Ch 6.2 Help

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Ch 6.2 Help

Post  Guest01 on Wed Oct 01, 2008 6:51 am

Question 1
A person starting with an initial downward velocity of 2.446 m/s falls a vertical distance of 0.858 m. What is the final velocity of the person (see sheet 15)? Neglect friction in the air and indicate with a negative (positive) sign whether your equation for the conservation of the mechanical energy leads (does not lead) to equation (2.7) in Ch 2, that is an equation which does not use any energy principle.

How to solve
(Answer is negative)

vfinal=√(v02+(2*g*h))
vfinal=√(2.446m/s22+(2*9.81m/s2*0.858m)
vfinal=√(5.982916+16.83396)
vfinal=√(22.816876)
vfinal=
Spoiler:
4.777

Question 2
A roller coaster, initially at rest, starts from 18.89 m above ground, travels down into a valley 3.073 m below the start point, rises back up a height of 1.975 meters and descends from there to the ground. With what speed does it arrive at the bottom (see sheet 16-18)? Neglect any friction and indicate with a positive (negative) sign whether the roller coaster after having fallen from the initial height straight down to the ground would have arrived with the same (a different) speed as calculated at the bottom (assuming no friction, see sheet 18').

How to solve
(Answer is positive)

We can ignore the rise and fall of the roller coaster so our formula becomes
v=√(2*g*h)
v=√(2*9.81*18.89)
v=√(370.6218)
v=
Spoiler:
19.252

Question 3
A 1.778 kg object slides on a horizontal plane and is stopped by friction after a distance of 1.1027 m. What is the initial kinetic energy when the coefficient of friction of the object-plane interface is 0.1627 (see sheet 15,19,19')? Indicate with a negative (positive) sign whether the object changes (does not change) its potential energy during the slide.

How to solve
(Answer is positive)

KE=Ffr*m*g*h
KE=0.1627*1.778*9.81*1.1027
KE=
Spoiler:
3.129

Question 4
A block, starting at rest and from a height of 0.2676 m, slides down a frictionless inclined plane. At the bottom the block continues to slide horizontally and is brought to a halt after 1.0784 m by friction. What is the coefficient of friction of the block-horizontal-plane interface (see sheet 15,17,18-19')? Indicate with a negative (positive) sign whether the block changes both its kinetic and potential (only its kinetic) energy during the slide on the inclined plane.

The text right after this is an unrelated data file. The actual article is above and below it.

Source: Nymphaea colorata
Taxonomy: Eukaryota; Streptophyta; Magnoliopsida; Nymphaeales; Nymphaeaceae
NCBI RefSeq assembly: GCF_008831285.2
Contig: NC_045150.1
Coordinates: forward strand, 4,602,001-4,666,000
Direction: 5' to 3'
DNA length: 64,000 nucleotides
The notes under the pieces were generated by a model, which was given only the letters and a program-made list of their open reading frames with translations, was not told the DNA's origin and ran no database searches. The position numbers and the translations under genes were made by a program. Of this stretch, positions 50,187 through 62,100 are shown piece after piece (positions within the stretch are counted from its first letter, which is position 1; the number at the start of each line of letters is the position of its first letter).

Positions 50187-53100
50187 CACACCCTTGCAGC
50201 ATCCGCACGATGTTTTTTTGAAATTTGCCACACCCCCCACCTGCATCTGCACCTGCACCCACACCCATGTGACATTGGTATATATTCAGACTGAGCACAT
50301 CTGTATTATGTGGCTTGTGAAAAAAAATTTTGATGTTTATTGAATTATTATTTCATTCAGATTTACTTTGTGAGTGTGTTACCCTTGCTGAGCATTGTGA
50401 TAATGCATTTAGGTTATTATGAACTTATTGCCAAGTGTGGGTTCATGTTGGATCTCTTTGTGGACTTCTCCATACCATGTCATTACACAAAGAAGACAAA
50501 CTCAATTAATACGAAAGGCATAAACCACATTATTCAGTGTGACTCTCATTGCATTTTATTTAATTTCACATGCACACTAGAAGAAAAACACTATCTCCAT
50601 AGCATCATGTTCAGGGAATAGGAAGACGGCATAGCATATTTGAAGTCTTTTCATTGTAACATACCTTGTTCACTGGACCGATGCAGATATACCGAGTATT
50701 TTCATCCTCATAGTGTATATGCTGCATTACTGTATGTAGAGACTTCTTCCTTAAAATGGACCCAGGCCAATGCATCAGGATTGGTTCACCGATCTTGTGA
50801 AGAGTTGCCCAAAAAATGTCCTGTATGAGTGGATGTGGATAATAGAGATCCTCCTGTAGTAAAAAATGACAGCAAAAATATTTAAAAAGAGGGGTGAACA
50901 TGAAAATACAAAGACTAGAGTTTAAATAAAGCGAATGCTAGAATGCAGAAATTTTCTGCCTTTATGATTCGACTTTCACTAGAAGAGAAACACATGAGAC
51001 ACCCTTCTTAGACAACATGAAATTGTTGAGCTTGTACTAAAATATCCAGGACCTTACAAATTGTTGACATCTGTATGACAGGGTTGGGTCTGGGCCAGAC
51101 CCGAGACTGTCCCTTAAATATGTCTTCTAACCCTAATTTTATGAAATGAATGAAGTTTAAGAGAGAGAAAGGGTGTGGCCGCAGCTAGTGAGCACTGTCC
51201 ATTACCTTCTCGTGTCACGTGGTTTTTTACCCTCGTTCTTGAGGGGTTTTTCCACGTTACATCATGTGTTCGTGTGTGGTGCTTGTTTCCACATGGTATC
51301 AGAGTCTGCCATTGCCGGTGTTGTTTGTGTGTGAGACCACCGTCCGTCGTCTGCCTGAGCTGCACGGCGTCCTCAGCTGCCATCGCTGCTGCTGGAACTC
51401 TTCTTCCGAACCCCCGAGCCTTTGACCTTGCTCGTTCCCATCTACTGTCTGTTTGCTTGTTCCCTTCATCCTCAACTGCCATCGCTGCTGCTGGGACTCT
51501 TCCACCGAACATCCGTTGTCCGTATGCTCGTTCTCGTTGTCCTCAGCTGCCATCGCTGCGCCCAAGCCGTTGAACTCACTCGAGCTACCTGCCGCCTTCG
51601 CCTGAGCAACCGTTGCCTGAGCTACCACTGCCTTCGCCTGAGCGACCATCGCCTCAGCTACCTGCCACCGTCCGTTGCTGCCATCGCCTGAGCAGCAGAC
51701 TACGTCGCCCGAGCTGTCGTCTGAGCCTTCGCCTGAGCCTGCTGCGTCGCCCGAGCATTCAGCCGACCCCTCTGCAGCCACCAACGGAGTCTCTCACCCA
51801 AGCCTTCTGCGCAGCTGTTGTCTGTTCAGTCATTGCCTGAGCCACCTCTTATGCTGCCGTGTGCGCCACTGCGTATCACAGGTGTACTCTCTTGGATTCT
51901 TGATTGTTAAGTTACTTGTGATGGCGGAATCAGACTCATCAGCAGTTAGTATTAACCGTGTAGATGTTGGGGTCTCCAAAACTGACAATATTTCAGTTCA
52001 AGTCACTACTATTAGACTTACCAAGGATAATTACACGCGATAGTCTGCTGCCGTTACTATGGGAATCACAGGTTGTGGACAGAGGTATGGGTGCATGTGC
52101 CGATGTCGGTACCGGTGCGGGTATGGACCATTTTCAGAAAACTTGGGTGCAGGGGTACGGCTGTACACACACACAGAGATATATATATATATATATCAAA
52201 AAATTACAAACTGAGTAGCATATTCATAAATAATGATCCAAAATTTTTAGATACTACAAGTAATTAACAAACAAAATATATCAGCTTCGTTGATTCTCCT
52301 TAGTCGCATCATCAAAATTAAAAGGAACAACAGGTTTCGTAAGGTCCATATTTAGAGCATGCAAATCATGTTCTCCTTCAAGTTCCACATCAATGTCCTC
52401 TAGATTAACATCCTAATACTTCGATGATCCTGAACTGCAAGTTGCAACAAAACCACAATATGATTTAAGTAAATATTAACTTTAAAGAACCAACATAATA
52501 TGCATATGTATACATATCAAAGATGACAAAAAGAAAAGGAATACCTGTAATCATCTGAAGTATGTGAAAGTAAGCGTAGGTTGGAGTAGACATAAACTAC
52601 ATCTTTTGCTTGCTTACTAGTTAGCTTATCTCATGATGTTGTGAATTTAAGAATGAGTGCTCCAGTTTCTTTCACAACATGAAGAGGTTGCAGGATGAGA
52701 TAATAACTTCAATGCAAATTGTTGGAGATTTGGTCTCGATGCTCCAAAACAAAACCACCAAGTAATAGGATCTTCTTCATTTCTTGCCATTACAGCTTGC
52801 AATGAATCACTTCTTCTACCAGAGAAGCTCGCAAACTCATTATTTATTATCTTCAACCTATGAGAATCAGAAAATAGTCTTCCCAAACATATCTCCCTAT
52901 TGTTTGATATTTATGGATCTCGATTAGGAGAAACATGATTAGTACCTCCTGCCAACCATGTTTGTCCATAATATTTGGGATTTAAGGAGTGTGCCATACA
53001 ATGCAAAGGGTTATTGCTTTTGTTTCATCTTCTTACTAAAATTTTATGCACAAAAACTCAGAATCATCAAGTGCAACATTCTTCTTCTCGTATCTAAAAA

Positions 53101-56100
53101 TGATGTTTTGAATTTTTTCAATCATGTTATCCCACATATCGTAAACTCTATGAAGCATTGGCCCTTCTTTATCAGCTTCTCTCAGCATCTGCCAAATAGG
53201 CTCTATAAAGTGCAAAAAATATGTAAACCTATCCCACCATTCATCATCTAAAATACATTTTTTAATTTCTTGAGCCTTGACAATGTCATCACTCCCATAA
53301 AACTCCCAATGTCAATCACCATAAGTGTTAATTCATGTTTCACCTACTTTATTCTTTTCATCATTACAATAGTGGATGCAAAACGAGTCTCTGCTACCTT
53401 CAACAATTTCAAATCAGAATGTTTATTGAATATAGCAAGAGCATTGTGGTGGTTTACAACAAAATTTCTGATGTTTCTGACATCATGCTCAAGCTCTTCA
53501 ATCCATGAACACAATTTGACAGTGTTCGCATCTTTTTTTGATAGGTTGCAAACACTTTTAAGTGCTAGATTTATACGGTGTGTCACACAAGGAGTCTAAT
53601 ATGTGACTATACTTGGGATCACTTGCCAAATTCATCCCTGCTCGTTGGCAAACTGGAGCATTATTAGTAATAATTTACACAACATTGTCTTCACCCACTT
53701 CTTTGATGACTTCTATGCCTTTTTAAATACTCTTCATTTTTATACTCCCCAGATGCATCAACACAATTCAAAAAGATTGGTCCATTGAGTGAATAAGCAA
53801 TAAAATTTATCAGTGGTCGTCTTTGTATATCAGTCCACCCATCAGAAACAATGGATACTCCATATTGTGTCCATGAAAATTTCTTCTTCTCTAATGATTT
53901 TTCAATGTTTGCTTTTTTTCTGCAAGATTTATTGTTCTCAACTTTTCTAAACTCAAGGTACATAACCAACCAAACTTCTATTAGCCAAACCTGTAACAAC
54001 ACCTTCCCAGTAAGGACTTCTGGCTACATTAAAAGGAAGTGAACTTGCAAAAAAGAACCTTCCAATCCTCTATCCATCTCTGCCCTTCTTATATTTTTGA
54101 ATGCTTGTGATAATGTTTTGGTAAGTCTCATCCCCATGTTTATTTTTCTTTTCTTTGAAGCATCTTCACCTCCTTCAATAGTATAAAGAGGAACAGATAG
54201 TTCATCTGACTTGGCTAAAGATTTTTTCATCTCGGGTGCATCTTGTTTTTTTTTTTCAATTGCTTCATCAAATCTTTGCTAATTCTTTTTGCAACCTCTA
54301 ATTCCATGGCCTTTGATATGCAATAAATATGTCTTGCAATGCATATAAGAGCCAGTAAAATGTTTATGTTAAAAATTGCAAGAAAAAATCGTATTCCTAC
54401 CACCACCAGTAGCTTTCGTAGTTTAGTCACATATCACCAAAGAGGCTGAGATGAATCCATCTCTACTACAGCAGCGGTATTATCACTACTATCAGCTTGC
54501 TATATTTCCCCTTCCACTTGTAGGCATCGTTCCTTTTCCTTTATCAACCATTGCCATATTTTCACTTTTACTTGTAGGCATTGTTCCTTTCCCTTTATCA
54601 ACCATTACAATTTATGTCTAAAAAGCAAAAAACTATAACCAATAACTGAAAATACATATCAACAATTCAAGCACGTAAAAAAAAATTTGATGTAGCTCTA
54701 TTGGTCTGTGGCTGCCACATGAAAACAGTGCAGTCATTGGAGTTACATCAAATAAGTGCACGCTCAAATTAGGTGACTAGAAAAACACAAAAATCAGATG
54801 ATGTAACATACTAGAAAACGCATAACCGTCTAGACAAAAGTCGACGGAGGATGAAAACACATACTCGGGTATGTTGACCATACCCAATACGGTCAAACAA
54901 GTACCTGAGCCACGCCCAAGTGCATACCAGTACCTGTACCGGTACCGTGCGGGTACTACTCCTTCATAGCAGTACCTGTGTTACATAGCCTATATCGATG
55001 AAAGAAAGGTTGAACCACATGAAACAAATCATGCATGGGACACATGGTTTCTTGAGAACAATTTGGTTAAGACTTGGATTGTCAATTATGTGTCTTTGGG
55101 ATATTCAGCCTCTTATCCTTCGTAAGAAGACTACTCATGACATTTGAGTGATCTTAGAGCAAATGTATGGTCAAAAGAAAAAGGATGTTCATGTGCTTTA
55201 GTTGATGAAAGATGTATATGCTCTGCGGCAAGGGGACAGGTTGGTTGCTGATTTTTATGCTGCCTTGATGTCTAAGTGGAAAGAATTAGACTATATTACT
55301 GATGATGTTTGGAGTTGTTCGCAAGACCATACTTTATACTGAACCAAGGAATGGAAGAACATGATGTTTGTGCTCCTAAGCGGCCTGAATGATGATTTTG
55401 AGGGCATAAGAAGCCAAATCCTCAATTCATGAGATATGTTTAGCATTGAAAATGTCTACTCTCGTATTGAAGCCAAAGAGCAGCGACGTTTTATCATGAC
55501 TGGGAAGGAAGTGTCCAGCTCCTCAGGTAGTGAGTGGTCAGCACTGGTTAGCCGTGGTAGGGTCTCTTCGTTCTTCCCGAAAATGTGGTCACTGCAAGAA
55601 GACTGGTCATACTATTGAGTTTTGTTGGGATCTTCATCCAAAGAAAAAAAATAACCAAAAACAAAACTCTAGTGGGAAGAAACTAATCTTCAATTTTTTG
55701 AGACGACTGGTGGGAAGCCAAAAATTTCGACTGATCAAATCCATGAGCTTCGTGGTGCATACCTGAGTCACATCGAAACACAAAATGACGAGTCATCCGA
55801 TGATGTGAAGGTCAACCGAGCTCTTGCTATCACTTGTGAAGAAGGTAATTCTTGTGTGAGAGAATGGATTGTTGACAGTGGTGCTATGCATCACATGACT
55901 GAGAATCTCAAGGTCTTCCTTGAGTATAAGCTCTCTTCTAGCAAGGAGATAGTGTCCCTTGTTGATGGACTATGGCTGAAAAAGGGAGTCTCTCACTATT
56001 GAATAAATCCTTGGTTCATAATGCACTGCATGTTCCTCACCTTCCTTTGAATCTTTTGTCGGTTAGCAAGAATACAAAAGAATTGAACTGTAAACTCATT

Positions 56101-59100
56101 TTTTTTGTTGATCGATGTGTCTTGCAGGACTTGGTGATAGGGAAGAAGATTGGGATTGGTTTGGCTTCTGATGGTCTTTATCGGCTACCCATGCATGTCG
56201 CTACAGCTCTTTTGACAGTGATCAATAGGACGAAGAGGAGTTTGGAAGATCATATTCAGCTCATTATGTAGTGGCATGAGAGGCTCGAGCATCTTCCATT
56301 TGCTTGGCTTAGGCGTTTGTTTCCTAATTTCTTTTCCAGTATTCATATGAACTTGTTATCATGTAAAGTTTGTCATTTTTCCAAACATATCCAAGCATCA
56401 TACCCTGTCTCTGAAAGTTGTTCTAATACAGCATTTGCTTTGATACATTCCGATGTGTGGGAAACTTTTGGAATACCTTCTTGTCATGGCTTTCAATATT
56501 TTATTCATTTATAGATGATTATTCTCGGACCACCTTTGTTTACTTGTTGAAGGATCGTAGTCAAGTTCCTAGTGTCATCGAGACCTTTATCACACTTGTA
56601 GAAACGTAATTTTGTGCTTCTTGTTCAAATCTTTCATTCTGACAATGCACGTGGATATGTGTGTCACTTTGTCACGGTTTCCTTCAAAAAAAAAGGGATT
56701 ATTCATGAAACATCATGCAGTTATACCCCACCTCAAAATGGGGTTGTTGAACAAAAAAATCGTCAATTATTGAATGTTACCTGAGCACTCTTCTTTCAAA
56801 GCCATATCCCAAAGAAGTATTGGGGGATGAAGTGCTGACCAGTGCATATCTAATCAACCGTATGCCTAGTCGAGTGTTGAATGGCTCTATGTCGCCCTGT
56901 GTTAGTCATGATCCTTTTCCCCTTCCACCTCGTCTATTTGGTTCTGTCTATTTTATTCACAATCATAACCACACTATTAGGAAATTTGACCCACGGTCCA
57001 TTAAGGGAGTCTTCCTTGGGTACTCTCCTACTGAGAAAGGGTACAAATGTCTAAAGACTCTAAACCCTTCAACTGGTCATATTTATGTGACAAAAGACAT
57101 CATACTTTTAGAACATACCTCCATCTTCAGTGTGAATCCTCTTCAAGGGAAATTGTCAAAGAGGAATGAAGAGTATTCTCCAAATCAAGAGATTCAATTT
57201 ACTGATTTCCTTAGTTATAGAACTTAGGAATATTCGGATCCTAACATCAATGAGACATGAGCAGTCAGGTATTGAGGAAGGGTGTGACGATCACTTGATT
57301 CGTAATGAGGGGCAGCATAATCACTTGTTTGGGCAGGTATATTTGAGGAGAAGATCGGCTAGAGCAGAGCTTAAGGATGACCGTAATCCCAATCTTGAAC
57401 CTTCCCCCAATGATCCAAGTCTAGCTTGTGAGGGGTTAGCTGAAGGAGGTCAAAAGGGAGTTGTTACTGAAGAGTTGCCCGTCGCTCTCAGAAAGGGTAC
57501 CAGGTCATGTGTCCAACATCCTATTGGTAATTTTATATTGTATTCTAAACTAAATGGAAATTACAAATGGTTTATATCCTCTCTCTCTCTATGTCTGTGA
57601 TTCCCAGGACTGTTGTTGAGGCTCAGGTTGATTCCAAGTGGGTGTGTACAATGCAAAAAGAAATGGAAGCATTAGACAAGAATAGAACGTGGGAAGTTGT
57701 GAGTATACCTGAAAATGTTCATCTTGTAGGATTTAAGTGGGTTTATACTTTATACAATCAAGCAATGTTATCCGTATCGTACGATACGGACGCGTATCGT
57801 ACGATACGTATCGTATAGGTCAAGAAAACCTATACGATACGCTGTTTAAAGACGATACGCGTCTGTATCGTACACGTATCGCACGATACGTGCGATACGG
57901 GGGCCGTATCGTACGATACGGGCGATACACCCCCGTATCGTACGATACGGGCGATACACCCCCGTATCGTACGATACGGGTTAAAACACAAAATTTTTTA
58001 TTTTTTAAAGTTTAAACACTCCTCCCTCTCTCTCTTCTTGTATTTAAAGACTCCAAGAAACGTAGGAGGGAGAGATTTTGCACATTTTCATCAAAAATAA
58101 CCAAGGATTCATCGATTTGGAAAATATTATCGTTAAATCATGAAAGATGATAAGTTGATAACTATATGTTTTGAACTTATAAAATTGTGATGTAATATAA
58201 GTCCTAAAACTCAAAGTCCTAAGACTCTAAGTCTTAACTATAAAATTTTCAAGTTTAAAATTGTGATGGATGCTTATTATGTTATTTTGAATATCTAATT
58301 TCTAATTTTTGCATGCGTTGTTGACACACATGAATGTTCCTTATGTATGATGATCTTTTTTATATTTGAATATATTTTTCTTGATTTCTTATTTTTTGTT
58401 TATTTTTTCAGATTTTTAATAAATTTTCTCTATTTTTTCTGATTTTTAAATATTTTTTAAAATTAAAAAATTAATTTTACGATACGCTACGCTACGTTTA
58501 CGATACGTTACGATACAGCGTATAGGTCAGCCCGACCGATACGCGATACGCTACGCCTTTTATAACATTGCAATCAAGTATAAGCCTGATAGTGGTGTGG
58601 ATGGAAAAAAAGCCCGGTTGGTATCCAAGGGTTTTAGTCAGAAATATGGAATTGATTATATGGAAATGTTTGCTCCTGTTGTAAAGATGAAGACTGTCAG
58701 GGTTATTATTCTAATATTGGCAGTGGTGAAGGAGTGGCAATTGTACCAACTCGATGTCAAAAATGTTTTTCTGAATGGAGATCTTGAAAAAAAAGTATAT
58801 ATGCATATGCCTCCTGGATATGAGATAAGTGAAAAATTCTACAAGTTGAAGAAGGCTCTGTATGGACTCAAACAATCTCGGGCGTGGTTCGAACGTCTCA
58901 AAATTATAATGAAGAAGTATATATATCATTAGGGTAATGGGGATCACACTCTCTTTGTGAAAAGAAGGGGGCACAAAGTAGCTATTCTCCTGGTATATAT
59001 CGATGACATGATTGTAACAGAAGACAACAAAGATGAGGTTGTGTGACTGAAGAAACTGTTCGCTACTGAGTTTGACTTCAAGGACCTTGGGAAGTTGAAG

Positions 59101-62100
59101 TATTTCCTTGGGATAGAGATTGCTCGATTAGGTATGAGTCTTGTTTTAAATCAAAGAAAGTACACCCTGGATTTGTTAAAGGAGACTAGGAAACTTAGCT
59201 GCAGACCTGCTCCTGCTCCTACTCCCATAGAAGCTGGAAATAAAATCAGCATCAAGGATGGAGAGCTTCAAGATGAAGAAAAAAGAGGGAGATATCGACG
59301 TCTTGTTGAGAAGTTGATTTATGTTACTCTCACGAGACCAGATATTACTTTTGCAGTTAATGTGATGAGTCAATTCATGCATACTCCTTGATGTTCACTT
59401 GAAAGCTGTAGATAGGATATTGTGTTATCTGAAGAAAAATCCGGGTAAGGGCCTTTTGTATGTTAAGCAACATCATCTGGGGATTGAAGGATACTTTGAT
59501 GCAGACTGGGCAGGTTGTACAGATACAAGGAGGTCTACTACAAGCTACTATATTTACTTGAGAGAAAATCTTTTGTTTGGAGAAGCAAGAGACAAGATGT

How to solve
(Answer is negative)

Ffr=h/x
Ffr=0.2676/1.0784
Ffr=
Spoiler:
0.2481

Guest01

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Re: Ch 6.2 Help

Post  periwinkle on Thu Oct 02, 2008 7:45 pm

Thank you! Smile

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question 2

Post  super Mo on Wed Oct 08, 2008 12:31 am

Part one: With what speed does it arrive at the bottom? Which bottom does he mean; the valley or at the end of the ride?
Part two: Why do we neglect all of the heights given? In lecture it was impressed upon the class that it was all about the change in height.

super Mo
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ques 3

Post  ihatephysics2 on Sat Oct 25, 2008 11:37 pm

How did you find that equation, meaning did you manipulate a previous formula?

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Re: Ch 6.2 Help

Post  Guest01 on Sun Oct 26, 2008 4:24 am

The bottom is the end and not the valley.
I believe the heights are neglected because it from point A to point B. If you go from point A at 10 mph to point B and then back to point A at 7 mph your velocity is zero because you start and stop at the same point. If you are driving on a hilly road, going up you may be a little slower and going down you may be a little faster, you can speed, stop at lights, do what you gotta so, however when you reach the end the velocity is only in respect to begging and end.

Which formula do you mean. I am pretty certain that the formula has been changed though.

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Question 4

Post  S on Sun Oct 26, 2008 7:53 pm

Question 4
by S Today at 5:38 pm

Could you please explain how you arrived at the equation for question 4? I think I understand that the work done from the top of the inclined plane, to the bottom, is zero (right?), but then I didn't know how to formulate the equation to get the answer.

Thanks.

S
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Re: Ch 6.2 Help

Post  Guest01 on Sun Oct 26, 2008 8:28 pm

I actually believe I took the formula from Sheet 19'. I think I just understood it as this height has some energy, and if there is some friction acting on it that will give the coefficient of friction.

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